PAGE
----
It’s time for some more show & tell from another client!
After showing me her slightly jumbled drawer of ribbons at her sewing table and sharing with me her idea to hang them on a rod to make it easier to see them and use them, we started analyzing the space and brainstorming.
On a previous visit we had moved her sewing fabrics into a nearby closet to free up space in the sewing table area. There was room left for the ribbons to be stored in the closet, too, but the rod idea just wasn’t sitting right with me. Here’s why:
PROBLEM: It would still be a lot of work to remove empty ribbon spool and replace a new spool of fabric ribbon. Potentially, this system wouldn’t last long because of the extra work.
Anyone that’s ever worked with me knows that if a system isn’t ultra easy, then I try to figure out a better way to organize it. It may take some time for the solution to come to me, but it usually does if we stay in action doing other things and give that idea some space to breathe.
SOLUTION: The shelf in the closet was definitely the location to store the ribbons. Instead of inserting a wooden dowel rod through all the ribbon, I came up with another idea…line the ribbon up on the shelf and attach the strip of wood to the shelf, in front of the ribbon, and another one behind the ribbon. This prevents the ribbon from rolling frontwards or backwards when it is standing on its side.
Here’s how we did it:
Since there was plenty of space on the shelf to do more rows, the goal was to create a couple of rows to store the ribbon.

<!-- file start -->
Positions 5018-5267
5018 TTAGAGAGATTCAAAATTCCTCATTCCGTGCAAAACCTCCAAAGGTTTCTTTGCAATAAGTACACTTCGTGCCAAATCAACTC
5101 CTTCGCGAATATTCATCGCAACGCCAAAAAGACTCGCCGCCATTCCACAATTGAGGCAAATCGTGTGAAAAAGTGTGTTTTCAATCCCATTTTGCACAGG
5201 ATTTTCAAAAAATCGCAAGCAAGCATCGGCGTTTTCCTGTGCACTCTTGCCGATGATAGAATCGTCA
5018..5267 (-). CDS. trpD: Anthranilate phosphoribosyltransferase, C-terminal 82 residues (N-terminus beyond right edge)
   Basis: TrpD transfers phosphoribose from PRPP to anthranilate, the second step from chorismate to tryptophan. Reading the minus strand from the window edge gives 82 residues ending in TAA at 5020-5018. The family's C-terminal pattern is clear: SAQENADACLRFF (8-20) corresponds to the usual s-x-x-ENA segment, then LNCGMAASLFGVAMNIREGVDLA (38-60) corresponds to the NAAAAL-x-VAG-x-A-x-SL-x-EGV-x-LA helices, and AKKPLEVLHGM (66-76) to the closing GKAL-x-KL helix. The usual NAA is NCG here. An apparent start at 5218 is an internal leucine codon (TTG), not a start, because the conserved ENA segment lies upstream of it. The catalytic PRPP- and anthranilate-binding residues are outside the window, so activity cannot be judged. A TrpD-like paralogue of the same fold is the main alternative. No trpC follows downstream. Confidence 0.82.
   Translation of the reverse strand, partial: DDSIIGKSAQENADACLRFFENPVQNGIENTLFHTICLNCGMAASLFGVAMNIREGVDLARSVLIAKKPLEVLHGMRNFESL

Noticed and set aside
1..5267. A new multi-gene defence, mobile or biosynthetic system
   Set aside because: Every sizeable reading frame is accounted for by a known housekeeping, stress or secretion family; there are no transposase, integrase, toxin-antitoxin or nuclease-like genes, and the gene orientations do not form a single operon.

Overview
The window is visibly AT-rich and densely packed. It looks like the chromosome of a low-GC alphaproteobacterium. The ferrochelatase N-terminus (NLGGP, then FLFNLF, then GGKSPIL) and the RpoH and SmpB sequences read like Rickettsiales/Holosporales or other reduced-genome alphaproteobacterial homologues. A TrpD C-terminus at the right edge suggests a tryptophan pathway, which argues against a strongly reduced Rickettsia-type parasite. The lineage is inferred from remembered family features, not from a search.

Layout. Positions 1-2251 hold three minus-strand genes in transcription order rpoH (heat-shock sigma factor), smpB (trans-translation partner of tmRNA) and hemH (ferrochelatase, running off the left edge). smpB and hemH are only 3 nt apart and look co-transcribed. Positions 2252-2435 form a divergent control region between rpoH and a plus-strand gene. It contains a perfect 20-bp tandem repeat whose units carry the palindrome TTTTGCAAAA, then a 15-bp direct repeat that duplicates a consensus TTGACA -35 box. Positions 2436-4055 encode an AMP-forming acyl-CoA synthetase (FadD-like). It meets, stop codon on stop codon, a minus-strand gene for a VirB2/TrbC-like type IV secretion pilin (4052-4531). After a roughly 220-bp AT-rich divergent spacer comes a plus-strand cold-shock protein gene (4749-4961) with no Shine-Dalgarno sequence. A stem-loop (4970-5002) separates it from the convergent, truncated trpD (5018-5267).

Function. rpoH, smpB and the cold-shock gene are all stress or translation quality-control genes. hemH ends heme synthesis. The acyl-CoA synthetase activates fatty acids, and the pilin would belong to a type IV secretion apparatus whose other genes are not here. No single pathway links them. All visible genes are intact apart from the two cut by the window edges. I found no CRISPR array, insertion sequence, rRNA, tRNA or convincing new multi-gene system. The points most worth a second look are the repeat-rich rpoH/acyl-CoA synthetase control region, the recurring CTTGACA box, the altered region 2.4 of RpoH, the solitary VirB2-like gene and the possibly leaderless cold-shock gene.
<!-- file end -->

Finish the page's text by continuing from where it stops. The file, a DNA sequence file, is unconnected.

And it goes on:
Instead of using the round wooden dowels, I found some flat square ones at a nearby lumber store. They would be easier to hammer a small nail through (without rolling around or cracking) and appears more visually pleasing.
There are two rows available to store ribbon in her fabric and ribbon closet. And if needed, she can store more ribbon behind those rows.
Leftover ribbon pieces from previous sewing projects were placed in a clear container at the far right end of the ribbon shelf. She can quickly identify her ribbon and grab the one she needs for her next sewing project. And easily replace it.
Tips on Organizing Fabric in A Sewing Room:
I mentioned that on a previous visit, we cleared her sewing table area of fabric, so that she could really enjoy and focus on sewing or monogramming her creations. She had decorative baskets inside the cubbies, so we labeled them by the type of project materials inside. Projects in the baskets are higher priority.
We cleared books that were on these closet shelves and used clear sweater storage containers, which she already had on hand, to sort and organize her variety of fabrics.
We also moved her “new baby gift” items for monogramming into the closet.
I have this fetish of turning everything on its side, like I taught you in this space saving t-shirt video. Sometimes I don’t even realize I’m doing it!
By turning the sections of fabric on their sides and allowing the sweater organizer to serve as “walls” or “dividers” to hold them in place, she will be able to select her fabric with ease.
To put the final touch on this sewing room closet, I recommended that she paint the wooden dowels to match her shelving.
You can customize and organize your very own ribbon & fabric closet. And you don’t have to turn the fabric on its side. Stacks work just as well.
I really, really enjoy working with wonderful women like this lady.
She’s very trusting of what I’m doing and is open to my suggestions! Plus, she’s a really smart cookie who knows what she wants. I’m happy to help her get it.
Thanks to this lady who allowed me into her home and life. (And who let me take pictures to show to you!)
Do you have a creative streak that involves sewing machines, fabric, and ribbon? Or do you know someone who enjoys sewing? If so, then I’d love for you to share this with them! These tips on organizing the sewing room may spark some ideas for organizing their space. (Trust me, they’ll thank you for sharing these ideas with them.)
Leave me a comment below and tell me what YOU think. I love hearing from you.